Blutaparon vermiculare

Blutaparon vermiculare (L.) Mears

Synonym: Caraxeron vermicularis

Common Names: Salt Weed, Sampire

Family: Amaranthaceae

Habit: Blutaparon vermiculare grows as a low succulent, forming large mats from rhizomes that branch frequently, to 7 m (usually shorter) with the lower stems becoming woody over time. The stems are photosynthetic.  The leaves are arranged oppositely, succulent, linear, with an entire margin and acute leaf apex.

The complete, perfect, actinomorphic flowers are arranged in slightly elongate heads in leaf axils. The calyx has 3 unfused sepals.  The corolla has 5 unfused white petals.   There are 5 stamens fused at filament base.  The superior ovary has a single locule and seed.  The fruit is an achene at maturity.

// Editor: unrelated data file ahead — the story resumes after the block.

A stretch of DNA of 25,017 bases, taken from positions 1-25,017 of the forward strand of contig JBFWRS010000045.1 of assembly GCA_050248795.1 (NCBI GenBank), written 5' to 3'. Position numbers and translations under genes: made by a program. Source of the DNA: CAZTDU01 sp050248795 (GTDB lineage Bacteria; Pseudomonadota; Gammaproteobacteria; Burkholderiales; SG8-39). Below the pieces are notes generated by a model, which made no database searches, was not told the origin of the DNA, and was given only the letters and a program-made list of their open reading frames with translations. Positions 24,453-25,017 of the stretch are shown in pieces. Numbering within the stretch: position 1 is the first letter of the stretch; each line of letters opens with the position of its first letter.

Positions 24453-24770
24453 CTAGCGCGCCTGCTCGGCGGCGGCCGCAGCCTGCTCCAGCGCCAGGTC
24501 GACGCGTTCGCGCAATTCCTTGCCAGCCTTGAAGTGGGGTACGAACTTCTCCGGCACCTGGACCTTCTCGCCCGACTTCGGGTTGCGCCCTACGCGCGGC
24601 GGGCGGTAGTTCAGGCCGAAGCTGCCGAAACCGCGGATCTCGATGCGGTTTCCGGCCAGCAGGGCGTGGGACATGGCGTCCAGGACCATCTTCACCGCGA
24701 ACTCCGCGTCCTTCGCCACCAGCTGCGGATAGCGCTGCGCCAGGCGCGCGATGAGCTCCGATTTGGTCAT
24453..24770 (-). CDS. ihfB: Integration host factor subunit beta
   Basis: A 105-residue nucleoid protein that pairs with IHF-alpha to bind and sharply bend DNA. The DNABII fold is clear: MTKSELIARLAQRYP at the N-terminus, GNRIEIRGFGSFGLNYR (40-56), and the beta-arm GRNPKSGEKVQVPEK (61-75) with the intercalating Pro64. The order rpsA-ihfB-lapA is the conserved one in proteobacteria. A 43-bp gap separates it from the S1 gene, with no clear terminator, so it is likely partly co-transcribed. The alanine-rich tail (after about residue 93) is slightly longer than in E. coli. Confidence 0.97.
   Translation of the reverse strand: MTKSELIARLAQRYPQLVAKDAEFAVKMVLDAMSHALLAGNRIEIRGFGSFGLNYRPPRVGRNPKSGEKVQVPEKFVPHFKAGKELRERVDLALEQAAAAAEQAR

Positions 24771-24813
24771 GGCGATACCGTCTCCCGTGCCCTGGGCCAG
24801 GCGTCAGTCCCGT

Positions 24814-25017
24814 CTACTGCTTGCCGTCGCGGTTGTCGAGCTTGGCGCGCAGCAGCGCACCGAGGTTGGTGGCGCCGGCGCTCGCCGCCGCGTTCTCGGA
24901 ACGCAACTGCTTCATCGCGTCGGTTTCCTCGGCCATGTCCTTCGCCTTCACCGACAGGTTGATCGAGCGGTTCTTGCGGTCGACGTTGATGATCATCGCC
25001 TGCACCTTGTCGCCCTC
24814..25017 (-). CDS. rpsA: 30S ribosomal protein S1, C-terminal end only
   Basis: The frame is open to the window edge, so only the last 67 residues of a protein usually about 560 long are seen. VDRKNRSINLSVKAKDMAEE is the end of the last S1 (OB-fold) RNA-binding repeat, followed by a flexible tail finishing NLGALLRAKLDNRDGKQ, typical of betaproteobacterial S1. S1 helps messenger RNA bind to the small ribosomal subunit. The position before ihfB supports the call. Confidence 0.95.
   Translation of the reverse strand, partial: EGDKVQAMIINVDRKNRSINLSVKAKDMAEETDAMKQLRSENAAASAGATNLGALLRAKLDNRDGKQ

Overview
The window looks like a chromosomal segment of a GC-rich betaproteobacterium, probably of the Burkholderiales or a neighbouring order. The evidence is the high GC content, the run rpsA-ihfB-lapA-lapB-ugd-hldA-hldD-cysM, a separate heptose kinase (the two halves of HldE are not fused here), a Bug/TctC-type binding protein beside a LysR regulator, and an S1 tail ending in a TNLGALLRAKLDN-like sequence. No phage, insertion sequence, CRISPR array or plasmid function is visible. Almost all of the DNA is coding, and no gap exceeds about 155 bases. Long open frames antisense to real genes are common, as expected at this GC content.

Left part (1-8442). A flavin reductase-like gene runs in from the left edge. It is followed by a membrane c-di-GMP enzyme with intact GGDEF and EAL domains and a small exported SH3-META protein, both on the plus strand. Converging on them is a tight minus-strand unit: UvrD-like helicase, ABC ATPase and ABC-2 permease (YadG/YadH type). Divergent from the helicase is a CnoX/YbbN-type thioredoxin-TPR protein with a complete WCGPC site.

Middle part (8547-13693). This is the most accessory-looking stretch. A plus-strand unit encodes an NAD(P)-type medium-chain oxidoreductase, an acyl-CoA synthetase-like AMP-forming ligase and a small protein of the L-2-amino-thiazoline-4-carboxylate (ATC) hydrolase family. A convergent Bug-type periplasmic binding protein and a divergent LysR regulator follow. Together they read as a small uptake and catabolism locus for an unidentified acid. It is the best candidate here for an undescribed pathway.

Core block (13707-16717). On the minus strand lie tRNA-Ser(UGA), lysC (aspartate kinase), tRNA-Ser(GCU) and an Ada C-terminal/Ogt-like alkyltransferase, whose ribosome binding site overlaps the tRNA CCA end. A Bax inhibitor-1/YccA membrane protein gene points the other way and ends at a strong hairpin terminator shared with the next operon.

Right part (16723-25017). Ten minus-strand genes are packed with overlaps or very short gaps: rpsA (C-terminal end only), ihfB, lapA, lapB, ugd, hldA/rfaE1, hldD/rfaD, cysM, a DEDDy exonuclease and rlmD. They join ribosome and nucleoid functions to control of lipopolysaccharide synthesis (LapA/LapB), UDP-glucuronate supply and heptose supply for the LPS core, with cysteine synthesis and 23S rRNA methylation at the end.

Habitat: Blutaparon vermiculare  grows in saline areas along the coast or edges of mangrove flats.

Distribution: Blutaparon vermiculare occurs on all island groupings within the Lucayan Archipelago as well as the southern United States, the entire Caribbean region as well as tropical South America and Africa.

Medicinal/Cultural/Economic usage: Blutaparon vermiculare is not used medicinally in the Lucayan Archipelago.